Christianity and the Immortals


 

When King Hyperion broke into the temple to find the virgin oracle, he ridiculed the priest who prayed to the gods and betrayed his hatred for them. Where were they when his wife and children were killed? He had a list of accusations against them and had expected them to intervene if they were worth anything. This was his motivation for unleashing the titans on mankind for their own destruction. He was driven by despair; despair towards Zeus who said he would not intervene, and only did so in the end to kill the titans, not to save Hyperion or humanity.

But, as I watched him I laughed. This was actually an accusation against the Christian God, but could not legitimately be applied to the gods of mythology. The movie was a chance for anger, normally vented against a loving God who intervenes in the affairs of men and allows suffering in the world, to be projected upon the Greek or Roman gods who functioned as convenient whipping boys. The Greeks didn’t take their gods as seriously as Christians take theirs. They took them with a kind of lightness and frivolity.They did not mix reason with the gods of imagination. But, it was hilarious to see the seriousness of Christianity applied to other gods.

As far as history is concerned, the ones who were serious about their gods back then were those who worshiped the demons, like Moloch.  A man who walked into the woods might hope to see a tree nymph, but the man who went in the woods to make a deal with the Devil expected even feared to see him. The Devil keeps his appointments. If you wanted things done in society and did not care how it was done, the demons were the ones to deal with. The city of Carthage sold their souls and their society to Moloch. But, Moloch was not a myth because his meal was not a myth. These people gathered together to invoke blessings upon their society by throwing their infants and children into a large furnace. This was religion, not myth. They became a culture of death, but they were perhaps more civilized than the people of Rome. It’s the supreme delusion of this age to think that barbarism characterized the first societies of man. But, it is the more complex and civilized societies that make an institution out of evil. How do we, as Americans, get things done in our society? We destroy our children. That’s how we further ourselves and society. Apparently, Moloch has not finished his meal.

At the end of the movie, the titans were unleashed and Zeus showed up like he said. As the battle raged he lost all his fellow gods who fought with him. And in a scene reminiscent of the story of Samson in the Bible, Zeus grabbed two chains connected to the sides of Mount Tataras and pulled so that the mountain imploded destroying the titans along with it. But, as the mountain came down on all sides around him, he traveled back up to Olympus. He did not sacrifice himself as Samson did. The more noble act belonged to Samson.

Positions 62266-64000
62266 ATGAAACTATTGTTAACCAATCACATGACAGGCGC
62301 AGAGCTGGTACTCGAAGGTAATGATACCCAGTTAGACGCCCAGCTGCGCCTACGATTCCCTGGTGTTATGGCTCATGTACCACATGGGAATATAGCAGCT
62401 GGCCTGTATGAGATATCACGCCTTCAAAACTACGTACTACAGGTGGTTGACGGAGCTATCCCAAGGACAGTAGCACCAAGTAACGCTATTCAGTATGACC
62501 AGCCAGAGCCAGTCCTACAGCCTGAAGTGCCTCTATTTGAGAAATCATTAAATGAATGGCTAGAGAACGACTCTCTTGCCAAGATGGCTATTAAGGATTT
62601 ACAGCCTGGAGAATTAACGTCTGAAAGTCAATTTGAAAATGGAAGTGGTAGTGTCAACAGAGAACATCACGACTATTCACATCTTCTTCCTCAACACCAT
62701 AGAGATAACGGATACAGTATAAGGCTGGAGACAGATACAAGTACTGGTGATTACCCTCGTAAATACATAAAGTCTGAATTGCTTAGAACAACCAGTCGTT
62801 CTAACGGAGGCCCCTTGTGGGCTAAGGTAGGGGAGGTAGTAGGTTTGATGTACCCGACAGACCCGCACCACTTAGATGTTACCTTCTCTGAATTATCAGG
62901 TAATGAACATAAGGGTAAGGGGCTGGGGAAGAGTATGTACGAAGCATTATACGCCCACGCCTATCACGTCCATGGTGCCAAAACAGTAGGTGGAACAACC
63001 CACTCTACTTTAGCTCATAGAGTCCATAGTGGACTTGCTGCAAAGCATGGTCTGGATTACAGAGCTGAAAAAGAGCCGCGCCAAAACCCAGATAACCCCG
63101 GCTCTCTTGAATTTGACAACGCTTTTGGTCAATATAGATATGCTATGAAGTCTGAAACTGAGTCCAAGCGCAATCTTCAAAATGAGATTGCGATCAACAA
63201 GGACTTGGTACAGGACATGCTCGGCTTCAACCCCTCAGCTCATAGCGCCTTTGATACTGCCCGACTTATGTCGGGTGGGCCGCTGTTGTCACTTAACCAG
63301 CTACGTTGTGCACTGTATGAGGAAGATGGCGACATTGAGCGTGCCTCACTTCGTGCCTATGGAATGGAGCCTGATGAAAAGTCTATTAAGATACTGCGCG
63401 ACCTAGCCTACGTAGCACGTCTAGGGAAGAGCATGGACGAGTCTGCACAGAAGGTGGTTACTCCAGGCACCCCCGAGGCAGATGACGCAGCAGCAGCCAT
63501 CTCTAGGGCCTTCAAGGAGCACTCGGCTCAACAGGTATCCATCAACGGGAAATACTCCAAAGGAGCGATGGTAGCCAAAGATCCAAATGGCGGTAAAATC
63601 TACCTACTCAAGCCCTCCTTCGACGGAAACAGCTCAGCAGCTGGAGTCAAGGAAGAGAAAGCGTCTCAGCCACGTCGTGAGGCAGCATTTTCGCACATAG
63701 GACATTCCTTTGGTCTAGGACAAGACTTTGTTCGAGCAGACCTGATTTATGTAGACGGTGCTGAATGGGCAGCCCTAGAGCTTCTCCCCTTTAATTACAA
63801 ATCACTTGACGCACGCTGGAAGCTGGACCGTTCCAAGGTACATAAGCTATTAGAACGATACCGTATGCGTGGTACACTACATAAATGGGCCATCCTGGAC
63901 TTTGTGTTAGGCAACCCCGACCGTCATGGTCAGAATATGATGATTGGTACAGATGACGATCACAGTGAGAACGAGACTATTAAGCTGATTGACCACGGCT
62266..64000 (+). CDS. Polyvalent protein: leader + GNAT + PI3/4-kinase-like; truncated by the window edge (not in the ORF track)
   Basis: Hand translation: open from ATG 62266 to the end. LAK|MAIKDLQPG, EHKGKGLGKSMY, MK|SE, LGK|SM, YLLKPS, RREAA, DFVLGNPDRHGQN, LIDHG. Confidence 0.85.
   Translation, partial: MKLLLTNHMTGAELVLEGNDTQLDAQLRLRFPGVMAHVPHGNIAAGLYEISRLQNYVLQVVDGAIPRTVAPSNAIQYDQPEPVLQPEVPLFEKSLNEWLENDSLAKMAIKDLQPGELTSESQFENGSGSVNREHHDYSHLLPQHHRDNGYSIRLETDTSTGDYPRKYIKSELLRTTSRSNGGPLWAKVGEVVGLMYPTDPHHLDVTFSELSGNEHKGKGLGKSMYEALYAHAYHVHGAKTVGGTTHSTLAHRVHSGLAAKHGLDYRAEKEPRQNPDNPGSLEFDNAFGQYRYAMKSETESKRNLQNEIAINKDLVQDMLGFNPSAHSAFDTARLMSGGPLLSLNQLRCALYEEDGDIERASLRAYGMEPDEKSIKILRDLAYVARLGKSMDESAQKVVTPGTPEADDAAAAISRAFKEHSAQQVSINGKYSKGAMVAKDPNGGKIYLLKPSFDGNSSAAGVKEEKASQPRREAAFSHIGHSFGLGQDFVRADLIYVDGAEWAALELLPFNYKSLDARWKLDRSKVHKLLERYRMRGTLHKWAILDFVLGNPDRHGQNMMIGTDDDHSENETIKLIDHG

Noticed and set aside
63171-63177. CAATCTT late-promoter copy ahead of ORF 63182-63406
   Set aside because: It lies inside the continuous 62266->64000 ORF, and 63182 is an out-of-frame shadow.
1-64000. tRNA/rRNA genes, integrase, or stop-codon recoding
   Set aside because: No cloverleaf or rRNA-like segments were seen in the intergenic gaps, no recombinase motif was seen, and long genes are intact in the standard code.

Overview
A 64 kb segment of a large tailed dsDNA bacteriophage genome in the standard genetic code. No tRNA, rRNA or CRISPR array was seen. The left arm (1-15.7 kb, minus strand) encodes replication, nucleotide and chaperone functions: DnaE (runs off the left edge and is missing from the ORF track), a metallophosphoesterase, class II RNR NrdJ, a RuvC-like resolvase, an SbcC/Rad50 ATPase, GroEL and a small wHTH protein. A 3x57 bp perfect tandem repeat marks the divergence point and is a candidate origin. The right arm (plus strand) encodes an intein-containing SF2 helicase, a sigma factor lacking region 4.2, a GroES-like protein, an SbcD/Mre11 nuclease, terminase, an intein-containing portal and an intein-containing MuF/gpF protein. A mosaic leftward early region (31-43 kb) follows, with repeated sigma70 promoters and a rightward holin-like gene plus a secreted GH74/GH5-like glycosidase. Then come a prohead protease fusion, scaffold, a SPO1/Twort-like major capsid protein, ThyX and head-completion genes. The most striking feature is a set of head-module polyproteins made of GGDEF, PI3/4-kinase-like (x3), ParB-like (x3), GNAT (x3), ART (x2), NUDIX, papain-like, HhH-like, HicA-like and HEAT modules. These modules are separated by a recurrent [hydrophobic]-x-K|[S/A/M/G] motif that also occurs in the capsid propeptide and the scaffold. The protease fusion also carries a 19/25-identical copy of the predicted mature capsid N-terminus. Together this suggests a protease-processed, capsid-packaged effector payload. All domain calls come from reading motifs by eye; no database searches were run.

But, humanity needs a God who does both; a God who sacrifices himself but also still resides in Heaven. Mankind needed to be saved, but a God who only sacrificed himself no longer had the power to be with them; and a God who only kept his throne in Heaven had no way to bring humanity to himself. The great power found in Christianity lies in the paradox of victory through defeat.

The path of the hero in the film is perhaps a damning commentary on the state of our world. There was no vision of purity at the start, no holy light to reveal his defects, no clear start in his path – just a quest for revenge. And though he killed the man who killed his mother, darkness was not vanquished. Evil survived to plague mankind once again. Man was caught in an eternal repetition doomed to roll the rock of evil up the hill only to have it fall back down again. Our hero was in darkness in the beginning and in darkness in the end; he was lost in the beginning and lost in the end. Is there any better commentary on man? We are all stuck somewhere in the middle with no light on either side, stabbing vainly in the dark for a hope and salvation we will never find.

Christianity is blamed for keeping mankind in the dark ages, but Christianity was actually the one bright road out of the dark ages. It shed light on man’s beginning and his end. Christianity’s God took man by the hand and led him down the road. Those stabbing blindly in the dark had only to head towards the light, and thank God they did or our modern world would have been quite different.

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